MediVis project at Ostrava – CT prefiltering, segmentation and visualization

MediVis project at Ostrava – CT prefiltering, segmentation and visualization
Segmentation results

In this post I would like to continue the introduction section with the prefiltering, segmentation and visualization parts. As it was mentioned before, during the scanning process the CT machine recreates the inner image of the body in sequential axial slices.



The CT images are stored in a special format, so-called Digital Imaging and Communications in Medicine (DICOM) format. This is a well-known and widely adopted standard by hospitals and medical device industries for handling, storing, and transmitting all the necessary information in medical imaging. The most of the medical imaging machines use this as a default output standard or they have a capability to create it.

In the viewpoint of the medical treatments the precise and realistic image processing and visualization are important since they can obviate the repeated scanning and directly help doctors with the evaluation and decision making process. For example, regarding the liver carcinoma, one of the most important results of the segmentation is the exact evaluation of the organ volume. Based on this information, an exact liver resection is made. Without the information surgery can be lethal. The process consists of four main steps:

  • pre-filtering
  • segmentation
  • post-processing
  • 3D visualization.

In the pre-filtering step, the acquired images are denoised/prefiltered (all the slices). During the scanning process, random noise appears in the images.  The noise is tightly connected with the physical principle of the scanning. I have to mention here that it is just a half true, because during the scanning process many different kinds of noise can distort the final output (pictures) of the CT. Nonetheless based on the state of the art method, the application of this model can suppress the majority of the noise very effectively, so that way it is “just” a post-processing step regarding the CT scanning. This means you do not have to touch the CT machine to receive better results. Anyway the noise can be described with mathematical functions which are the base for the applied denoising/noise supressor filters. The “denoised” images support the segmentation algorithms to achieve better results.(I used the “” to give a feeling about the noise could not be completely removed in most cases. We can suppress to some extent and help with describing functions to achieve a better performance.)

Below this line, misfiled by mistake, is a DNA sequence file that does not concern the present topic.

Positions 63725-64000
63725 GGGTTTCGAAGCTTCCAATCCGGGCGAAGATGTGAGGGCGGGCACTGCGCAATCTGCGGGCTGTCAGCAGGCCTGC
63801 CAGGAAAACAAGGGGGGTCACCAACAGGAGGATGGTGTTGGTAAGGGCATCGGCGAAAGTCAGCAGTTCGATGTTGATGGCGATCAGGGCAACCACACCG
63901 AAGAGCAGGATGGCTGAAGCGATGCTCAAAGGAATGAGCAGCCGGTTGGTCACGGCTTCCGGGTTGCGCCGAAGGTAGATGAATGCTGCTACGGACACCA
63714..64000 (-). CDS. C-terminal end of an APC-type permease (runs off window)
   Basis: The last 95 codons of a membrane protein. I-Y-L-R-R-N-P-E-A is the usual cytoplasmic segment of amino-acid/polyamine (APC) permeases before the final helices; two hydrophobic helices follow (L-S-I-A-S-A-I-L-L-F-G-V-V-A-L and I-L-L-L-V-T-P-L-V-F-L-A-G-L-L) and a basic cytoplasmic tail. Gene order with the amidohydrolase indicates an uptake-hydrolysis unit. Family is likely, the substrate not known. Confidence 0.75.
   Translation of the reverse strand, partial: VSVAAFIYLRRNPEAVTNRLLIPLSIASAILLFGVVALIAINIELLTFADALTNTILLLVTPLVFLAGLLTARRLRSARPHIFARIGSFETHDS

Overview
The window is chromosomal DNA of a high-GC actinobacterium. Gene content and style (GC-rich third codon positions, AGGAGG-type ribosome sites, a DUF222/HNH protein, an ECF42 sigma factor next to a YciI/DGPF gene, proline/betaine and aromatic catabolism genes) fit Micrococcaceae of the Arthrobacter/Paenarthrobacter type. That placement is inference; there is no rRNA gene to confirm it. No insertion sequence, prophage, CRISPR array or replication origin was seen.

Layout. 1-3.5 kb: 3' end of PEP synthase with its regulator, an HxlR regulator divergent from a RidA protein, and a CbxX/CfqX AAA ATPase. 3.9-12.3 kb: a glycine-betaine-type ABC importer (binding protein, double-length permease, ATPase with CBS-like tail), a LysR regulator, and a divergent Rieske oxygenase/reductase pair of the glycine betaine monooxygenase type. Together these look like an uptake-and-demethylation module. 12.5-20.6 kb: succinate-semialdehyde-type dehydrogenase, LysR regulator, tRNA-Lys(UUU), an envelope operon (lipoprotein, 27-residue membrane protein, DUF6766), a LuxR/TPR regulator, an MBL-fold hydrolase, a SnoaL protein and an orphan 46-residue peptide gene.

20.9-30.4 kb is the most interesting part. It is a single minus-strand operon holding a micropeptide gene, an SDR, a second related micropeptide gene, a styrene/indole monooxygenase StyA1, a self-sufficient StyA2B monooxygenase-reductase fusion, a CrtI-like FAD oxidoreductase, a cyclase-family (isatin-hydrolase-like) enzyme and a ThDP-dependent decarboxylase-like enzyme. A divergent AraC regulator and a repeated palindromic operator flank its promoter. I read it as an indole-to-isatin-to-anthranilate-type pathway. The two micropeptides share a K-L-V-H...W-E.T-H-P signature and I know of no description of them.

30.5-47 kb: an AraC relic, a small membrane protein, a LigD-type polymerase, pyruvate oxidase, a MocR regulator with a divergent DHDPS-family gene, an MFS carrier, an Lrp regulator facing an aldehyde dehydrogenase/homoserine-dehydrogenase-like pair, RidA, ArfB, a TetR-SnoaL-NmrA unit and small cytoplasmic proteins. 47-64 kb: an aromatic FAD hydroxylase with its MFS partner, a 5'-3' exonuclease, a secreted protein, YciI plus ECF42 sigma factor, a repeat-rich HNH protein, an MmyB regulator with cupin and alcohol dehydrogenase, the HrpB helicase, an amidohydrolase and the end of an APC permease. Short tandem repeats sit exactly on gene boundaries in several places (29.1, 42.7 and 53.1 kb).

Results of the denoising filter

It allows also the reduction of the radiation dose during the scanning. We focus on the state of the art methods. The segmentation process uses the results of the previous stage, so in all denoised images the algorithm tries to segment the previously selected organ (for instance, the liver). We focused on one of the state of the art methods, which uses the k-means algorithm. The pictures below shows the segmentation results in the case of one image slice regarding the non pre-filtered and pre-filtered.

Segmentation results

The final step is the creation of the 3D object and visualization of it in a suitable environment based on the segmentation results, and provide the expected measurement such as volume measurement. During common work we concentrate on one part of the human body which is the liver.

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